Around 60% of the sums allotted were for transport (the road, rail, port and airport networks) and the modernisation of agriculture. Implementation began in 1936-37 and, all told, it represented an increase of over 20% in current public spending and a quadrupling of annual public investment when compared to the first half of the 1930s.

Economic stability joined the political stability of the regime, largely possible because the country’s economy was relatively closed off from the exterior. It is precisely because of this that Portugal was not much affected by two events marking the west during this decade: the Great Depression and the Spanish Civil War. The country remained isolated, not only because it was in the early stages of industrial development, but also through political choice. This is why agricultural cycles continued to be the main driver of developments in the business cycle. The 1935-36 drought and the aftermath of the Wheat Campaign led the country to its single recession in this decade, between 1934 and 1936.

Aggregate real GDP according to two series

The rise and fall of wheat production

The Wheat Campaign was implemented in 1931 and had a major impact on the production of the most import national grain crop. Its goal was the self-sufficiency of the country in the political context of the replacement of imports. It was aimed at a significant increase in farming area, encouraged by production subsidies and improved technology.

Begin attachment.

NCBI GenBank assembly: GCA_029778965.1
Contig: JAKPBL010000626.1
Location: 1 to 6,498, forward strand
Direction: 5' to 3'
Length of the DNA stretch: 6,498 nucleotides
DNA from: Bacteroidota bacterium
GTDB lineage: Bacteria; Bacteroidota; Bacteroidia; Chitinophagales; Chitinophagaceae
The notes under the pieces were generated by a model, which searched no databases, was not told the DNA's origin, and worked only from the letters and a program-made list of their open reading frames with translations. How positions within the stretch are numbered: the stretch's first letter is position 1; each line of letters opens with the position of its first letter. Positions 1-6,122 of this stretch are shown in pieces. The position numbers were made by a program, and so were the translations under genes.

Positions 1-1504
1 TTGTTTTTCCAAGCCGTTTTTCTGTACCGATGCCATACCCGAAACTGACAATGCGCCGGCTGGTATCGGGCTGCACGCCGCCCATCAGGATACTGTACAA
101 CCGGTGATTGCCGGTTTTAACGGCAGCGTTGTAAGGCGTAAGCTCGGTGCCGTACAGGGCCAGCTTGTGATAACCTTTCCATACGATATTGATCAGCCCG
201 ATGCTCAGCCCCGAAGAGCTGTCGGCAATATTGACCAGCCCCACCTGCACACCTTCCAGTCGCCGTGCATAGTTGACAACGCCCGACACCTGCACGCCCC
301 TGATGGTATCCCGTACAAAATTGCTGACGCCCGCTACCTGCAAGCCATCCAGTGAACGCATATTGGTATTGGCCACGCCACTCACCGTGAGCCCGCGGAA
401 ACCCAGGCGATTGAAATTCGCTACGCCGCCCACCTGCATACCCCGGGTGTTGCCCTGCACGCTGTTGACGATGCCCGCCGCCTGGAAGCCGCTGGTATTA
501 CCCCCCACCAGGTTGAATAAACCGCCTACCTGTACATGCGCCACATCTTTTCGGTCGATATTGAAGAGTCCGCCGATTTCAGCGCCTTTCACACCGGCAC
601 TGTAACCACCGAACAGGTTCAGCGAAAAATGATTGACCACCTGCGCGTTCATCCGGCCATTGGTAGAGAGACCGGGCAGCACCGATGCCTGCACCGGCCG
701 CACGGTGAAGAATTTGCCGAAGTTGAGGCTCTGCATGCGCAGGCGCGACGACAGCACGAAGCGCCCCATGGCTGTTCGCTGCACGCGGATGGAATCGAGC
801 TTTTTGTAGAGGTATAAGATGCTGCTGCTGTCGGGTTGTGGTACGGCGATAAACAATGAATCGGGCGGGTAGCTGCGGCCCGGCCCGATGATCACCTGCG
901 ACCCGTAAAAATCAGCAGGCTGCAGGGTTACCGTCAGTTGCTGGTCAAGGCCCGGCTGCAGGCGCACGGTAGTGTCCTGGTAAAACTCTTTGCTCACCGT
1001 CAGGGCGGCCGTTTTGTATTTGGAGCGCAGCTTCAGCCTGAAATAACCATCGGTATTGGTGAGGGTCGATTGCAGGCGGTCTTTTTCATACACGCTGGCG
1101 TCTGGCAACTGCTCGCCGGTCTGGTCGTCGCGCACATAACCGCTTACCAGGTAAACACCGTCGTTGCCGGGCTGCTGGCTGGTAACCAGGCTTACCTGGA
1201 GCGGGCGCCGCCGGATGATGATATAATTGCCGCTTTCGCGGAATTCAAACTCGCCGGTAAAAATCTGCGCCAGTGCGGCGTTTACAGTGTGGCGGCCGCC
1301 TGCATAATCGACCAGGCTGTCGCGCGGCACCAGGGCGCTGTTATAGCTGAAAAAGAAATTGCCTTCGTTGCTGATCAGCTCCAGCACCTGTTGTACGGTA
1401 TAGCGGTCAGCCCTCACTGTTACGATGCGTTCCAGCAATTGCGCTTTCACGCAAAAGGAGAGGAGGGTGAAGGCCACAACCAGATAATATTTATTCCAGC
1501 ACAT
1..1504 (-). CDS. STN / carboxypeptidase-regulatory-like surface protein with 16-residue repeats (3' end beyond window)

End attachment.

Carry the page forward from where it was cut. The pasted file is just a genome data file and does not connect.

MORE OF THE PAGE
In terms of the markets, the state guaranteed the purchase of national production surpluses and set the prices in order to reduce the risk to producers.

This provided for an unprecedented increase in wheat production between 1931 and 1934, fuelled not only by large producers, but also by a significant number of medium and small farmers.

Despite this, wheat production fell sharply in 1935-36 to the level recorded in 1928. The reasons for this fall are still the subject of discussion, but there are important clues such as soil degradation and exhaustion or a contraction in investment, suggesting overcapacity in the previous years.

Between 1934 and 1935, wheat production was still high, but all other grain crops, such as rye, oats and maize, suffered significant declines as a result of the drought, which also affected wine production.